Once And Future Band: Deleted Scenes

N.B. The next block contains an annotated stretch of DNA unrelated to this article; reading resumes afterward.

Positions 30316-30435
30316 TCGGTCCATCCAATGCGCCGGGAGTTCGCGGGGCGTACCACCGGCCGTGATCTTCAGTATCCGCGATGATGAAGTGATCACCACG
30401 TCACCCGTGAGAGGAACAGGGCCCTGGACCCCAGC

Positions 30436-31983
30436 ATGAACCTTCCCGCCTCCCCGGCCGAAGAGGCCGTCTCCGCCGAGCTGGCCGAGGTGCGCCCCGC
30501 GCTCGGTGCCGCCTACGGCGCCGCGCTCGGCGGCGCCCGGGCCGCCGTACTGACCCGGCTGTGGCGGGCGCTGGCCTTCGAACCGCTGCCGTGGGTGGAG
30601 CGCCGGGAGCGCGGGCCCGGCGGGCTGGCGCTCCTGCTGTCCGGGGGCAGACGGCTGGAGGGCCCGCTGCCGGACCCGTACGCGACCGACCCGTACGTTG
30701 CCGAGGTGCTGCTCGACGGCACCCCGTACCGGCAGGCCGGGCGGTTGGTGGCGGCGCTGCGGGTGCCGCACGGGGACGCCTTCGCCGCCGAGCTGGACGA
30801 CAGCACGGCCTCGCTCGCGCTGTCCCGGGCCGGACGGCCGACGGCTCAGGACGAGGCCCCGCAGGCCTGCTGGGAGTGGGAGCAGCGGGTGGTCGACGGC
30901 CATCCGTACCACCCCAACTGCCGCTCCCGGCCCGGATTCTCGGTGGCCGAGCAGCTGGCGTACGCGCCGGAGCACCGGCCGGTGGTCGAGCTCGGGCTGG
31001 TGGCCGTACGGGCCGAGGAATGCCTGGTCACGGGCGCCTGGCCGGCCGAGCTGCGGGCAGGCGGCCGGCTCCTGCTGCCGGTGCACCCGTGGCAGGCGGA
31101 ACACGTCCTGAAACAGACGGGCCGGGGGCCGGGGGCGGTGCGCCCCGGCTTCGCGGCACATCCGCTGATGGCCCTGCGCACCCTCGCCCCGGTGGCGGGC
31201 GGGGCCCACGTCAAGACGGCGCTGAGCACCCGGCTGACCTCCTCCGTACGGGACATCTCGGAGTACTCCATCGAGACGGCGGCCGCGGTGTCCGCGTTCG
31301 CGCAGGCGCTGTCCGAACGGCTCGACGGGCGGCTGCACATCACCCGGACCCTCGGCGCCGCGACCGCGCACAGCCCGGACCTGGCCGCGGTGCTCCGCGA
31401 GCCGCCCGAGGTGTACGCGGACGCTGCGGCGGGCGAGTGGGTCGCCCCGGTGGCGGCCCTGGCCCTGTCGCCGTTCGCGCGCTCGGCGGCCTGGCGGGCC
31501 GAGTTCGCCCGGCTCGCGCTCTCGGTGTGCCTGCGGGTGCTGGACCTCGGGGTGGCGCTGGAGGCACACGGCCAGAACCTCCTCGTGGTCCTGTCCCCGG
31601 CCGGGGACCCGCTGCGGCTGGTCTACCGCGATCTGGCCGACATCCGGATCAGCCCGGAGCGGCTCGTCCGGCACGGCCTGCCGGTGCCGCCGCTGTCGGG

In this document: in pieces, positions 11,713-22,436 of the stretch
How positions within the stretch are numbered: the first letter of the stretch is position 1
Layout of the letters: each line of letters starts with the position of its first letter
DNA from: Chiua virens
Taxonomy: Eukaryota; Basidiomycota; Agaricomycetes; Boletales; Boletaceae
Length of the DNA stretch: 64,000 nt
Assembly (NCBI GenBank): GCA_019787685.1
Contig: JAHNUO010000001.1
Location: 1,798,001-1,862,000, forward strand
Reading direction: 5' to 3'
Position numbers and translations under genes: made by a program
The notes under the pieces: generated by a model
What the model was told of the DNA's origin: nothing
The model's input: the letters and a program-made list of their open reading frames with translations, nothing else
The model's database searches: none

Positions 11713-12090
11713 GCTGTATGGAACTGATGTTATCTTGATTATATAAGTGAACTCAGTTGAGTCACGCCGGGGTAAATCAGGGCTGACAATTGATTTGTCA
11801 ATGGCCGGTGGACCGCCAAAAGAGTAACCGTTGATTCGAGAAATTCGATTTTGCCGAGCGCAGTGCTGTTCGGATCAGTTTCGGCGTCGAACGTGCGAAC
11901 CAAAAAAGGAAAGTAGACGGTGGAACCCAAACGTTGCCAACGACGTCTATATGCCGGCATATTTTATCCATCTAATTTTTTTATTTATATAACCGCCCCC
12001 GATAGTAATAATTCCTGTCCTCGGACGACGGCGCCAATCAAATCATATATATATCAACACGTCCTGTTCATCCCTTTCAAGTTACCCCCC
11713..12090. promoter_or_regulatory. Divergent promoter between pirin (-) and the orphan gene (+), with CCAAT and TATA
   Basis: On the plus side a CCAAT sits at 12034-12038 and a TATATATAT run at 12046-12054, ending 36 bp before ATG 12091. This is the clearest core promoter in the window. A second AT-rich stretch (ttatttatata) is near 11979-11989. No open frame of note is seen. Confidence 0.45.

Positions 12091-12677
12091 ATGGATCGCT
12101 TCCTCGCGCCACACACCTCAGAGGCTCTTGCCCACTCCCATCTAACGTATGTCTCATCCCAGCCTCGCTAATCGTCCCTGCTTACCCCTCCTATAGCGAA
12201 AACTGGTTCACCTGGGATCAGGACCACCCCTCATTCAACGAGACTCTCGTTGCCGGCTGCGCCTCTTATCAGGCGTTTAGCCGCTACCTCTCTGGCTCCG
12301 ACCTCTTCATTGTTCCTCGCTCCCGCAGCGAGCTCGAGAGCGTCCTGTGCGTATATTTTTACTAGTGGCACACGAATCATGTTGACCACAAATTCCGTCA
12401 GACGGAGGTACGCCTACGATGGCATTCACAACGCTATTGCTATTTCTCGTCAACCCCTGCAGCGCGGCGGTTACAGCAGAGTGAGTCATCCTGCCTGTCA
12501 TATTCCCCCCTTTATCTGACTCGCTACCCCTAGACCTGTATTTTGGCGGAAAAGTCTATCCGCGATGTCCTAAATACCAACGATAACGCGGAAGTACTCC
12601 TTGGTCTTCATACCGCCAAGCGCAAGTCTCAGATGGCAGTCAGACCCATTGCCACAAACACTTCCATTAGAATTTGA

There’s a grand, epic scope to Oakland prog rock act Once And Future Band’s sophomore effort Deleted Scenes. From the British psych-pop sound of opener “Andromeda” to the instrumental closer “The End of the Beginning,” the album explores a vast array of genres and themes, yet remains cohesive, often thanks to singer and multi-instrumentalist Joel Robinow’s distinctive vocals and laser-like synth and keyboard work. Once And Future Band can jump from ambient and spacey sonics (“Automatic Air”) to psychedelic rock (“Problem Addict”) to progressive funk (the instrumental jam “Several Bullets in My Head”) and soulful British pop (“Freaks”) without skipping a beat. It’s easy to see how the band has built a cult followin and earned arena-level opening spots for Tool, as well as why Robinow and drummer Raj Kumar Ojha were tapped to join the latest touring iteration of The Black Crowes. As a lyricist, Robinow often approaches love as an outcast. “I’m just looking for someone to sing my songs to/ I’ll love her even though she’s strange/ and she won’t care that I’m insane,” he sings on “Andromeda.” He’s even more direct with “Automatic Air”: “I am a stranger to love/ I lie awake and look into the dark/ and wait for my movie to start.” The acoustic guitars and slowly swelling synths of “Airplane” recall early Pink Floyd but it’s just an appetizer for nine-minute album-closer “The End and the Beginning.” An instrumental with an orchestral flair, the prog epic builds to several distinct movements, serving as an apt coda to cap the grand sweep of Deleted Scenes.